Plus, unlike indoor grow lights, the sun changes its position throughout the day and is capable of penetrating even extremely bushy plants, meaning outdoor plants get much more (and far better) light exposure. Thus, they don't benefit from defoliation in the same way as indoor plants.

Candidates for defoliation
Strong, upright stems
Green leaves
Fast growth
A well-draining, fast-drying medium

How to defoliate cannabis plants

The key to properly defoliating cannabis plants is, of course, knowing what foliage to remove. At the same time, it’s also key to know when to defoliate. Ideally, we recommend defoliating your plants once during veg and once during flower.

If you're an inexperienced grower, only defoliate once during veg. If you are more experienced, you may want to try defoliating multiple times (given your grow schedule allows enough time for plants to recover after each defoliation).

Vegetative phase

We recommend defoliating vegging plants just before you switch them to bloom:

  1. Start by removing big, hand-sized fan leaves first. These tend to overshadow almost anything below them, making it hard for light to properly penetrate your plant's canopy.
  2. Next, remove any leaves that grow towards the inside of your cannabis plant. These also tend to overshadow important bud sites.
  3. Finally, remove any old, yellowing foliage.

If this is your first time, we recommend defoliating only the bottom half of your plant. If there's any doubt about removing a particular leaf, play it safe and leave it in place. Don't remove more than 10–15% of a single plant's foliage.

If you're more experienced, however, we recommend defoliating from the bottom of your plant up to 3–4 nodes from the top of the canopy. Healthy plants should be able to handle having 20–25% of their foliage removed (given that you're not removing anything vital to your plant's development).

For even better results, combine defoliation with lollipopping and pruning to really help your plant make the most of its limited energy. Finally, once you've finished defoliating your vegging plants, give them 2–3 days of rest before switching their lights to 12/12.

Defoliating Cannabis Plant in the Veg Phase

Flowering phase

For best results, we recommend defoliating your plants a second time, roughly 3 weeks into the flowering phase. Follow the same steps listed above, but be a bit more prudent about the foliage you remove. Again, if you're a beginner, play it safe and only remove big fan leaves. Also, remember to be extra careful when handling your plants to avoid disturbing any of their young buds.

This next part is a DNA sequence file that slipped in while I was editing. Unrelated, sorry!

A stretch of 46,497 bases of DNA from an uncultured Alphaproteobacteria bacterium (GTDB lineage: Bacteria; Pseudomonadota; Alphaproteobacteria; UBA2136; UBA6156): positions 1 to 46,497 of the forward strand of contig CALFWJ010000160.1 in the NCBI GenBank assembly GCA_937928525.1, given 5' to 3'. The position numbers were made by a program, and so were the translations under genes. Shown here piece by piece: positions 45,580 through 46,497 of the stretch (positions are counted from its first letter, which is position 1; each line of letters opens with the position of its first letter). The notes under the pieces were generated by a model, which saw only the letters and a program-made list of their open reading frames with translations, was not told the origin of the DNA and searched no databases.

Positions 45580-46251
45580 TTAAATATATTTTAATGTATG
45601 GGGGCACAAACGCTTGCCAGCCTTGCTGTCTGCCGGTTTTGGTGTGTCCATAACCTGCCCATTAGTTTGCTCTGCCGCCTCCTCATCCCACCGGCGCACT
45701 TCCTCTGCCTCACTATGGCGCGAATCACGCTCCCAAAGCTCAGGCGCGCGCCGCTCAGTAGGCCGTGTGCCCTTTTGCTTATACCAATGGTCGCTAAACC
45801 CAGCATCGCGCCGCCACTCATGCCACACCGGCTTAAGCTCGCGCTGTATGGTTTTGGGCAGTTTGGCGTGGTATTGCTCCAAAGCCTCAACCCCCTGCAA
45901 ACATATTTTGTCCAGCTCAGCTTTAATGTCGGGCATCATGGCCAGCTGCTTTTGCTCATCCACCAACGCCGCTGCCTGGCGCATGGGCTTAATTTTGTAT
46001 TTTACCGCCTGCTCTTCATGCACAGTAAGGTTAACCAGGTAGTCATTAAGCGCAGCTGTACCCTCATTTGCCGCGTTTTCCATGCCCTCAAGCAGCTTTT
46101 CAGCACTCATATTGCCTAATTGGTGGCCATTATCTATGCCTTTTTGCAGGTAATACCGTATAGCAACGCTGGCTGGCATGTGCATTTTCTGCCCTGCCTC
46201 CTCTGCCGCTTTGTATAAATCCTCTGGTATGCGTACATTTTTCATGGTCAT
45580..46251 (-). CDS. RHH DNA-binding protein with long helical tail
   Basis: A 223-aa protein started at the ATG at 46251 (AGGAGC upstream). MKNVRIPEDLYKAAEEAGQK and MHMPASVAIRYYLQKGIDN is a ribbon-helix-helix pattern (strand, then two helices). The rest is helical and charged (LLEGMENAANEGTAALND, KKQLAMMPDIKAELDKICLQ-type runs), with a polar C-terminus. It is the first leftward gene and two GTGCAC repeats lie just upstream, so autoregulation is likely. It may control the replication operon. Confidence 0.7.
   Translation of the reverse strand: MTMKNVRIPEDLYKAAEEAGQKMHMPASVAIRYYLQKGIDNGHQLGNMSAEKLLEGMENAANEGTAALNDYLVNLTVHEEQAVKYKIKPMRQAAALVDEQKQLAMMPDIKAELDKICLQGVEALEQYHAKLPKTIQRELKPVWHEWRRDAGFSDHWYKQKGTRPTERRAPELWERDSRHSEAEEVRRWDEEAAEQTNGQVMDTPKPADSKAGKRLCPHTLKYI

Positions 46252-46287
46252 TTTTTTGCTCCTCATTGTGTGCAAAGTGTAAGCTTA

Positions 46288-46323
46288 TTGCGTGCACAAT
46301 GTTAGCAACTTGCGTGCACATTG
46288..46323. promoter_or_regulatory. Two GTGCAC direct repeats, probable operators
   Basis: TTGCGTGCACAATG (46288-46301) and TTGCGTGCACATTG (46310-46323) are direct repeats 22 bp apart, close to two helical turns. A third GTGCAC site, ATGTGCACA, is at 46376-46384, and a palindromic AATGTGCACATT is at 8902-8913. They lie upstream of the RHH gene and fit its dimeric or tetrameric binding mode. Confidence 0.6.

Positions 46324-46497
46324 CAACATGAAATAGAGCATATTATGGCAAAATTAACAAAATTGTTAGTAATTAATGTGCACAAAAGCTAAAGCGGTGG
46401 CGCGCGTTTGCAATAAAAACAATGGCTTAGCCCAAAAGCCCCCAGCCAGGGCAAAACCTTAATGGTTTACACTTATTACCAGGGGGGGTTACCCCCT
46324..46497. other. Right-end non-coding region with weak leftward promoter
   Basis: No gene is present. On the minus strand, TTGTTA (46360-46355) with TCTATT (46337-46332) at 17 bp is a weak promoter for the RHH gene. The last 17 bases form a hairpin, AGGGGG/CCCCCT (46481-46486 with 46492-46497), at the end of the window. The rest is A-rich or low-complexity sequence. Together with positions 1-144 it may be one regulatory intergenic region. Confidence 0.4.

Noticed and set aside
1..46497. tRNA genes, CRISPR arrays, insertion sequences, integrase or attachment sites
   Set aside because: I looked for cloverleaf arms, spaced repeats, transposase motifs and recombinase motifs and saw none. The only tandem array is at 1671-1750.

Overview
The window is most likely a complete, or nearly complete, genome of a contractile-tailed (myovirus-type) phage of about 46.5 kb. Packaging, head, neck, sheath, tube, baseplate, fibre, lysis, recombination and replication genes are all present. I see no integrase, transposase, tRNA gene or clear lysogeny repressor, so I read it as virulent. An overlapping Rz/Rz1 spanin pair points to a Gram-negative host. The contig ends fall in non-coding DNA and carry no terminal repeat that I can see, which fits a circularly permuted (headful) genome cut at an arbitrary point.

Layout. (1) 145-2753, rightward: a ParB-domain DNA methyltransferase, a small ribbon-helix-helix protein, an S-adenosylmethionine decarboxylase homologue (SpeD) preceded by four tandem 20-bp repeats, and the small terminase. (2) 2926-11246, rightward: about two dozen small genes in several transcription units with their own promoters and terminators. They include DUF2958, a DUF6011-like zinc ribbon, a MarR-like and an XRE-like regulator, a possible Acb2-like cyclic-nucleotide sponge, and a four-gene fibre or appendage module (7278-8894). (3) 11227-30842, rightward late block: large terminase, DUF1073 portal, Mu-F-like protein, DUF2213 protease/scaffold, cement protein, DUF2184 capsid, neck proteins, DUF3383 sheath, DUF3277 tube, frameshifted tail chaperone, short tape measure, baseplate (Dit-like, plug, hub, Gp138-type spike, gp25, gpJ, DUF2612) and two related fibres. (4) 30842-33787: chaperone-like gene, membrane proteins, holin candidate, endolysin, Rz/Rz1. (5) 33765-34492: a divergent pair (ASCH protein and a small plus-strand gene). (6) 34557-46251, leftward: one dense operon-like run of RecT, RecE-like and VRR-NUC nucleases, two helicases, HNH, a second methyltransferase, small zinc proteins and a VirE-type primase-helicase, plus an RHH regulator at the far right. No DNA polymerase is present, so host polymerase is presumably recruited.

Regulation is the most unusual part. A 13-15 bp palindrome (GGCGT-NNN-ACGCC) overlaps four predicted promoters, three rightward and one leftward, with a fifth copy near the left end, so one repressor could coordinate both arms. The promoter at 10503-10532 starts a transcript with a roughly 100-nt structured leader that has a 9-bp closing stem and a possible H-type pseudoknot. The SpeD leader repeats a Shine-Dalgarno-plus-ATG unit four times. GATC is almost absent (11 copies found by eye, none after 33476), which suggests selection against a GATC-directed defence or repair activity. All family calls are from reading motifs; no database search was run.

After this light defoliation, simply feed and water according to your regular schedule, giving your plants time to develop their flowers.

Defoliation Cannabis Plant in the Flowering Phase

Knowing what foliage (and how much) to remove

Defoliation is an art form, if only in the sense that there are no definitive guidelines on how to do it. With time, however, you’ll automatically know what leaves to remove from your plants and how much cutting they can handle.

If you’ve never defoliated before, we recommend you always play it safe and stick to removing only the foliage that very obviously impedes bud production.

Focus on big fan leaves and interior foliage that’s already covering bud sites.

Quick tips to optimise defoliation

  • The key to getting big harvests indoors is to grow low, flat, and wide. Your plants need a solid canopy to power their growth.
  • Start low. Most of a plant’s bottom foliage is pretty safe to remove.
  • Start slow. It can be easy to get lost in the rhythm of defoliating; then, before you know it, you’ve stripped your plant of half its leaves. Stay focused and move slowly to avoid removing too much. First-timers should aim to remove no more than 10–15% of total foliage at a time.
  • Use sharp scissors. Our curved trimming scissors are great for making precise cuts when defoliating and trimming post-harvest. Remember to always keep your scissors clean to minimise the risk of disease and infection.
  • Different strains can handle different amounts of defoliation. Bushy indicas, for example, tend to cope particularly well with defoliation, whereas sativas tend to naturally produce fewer leaves, and thus can't handle as much.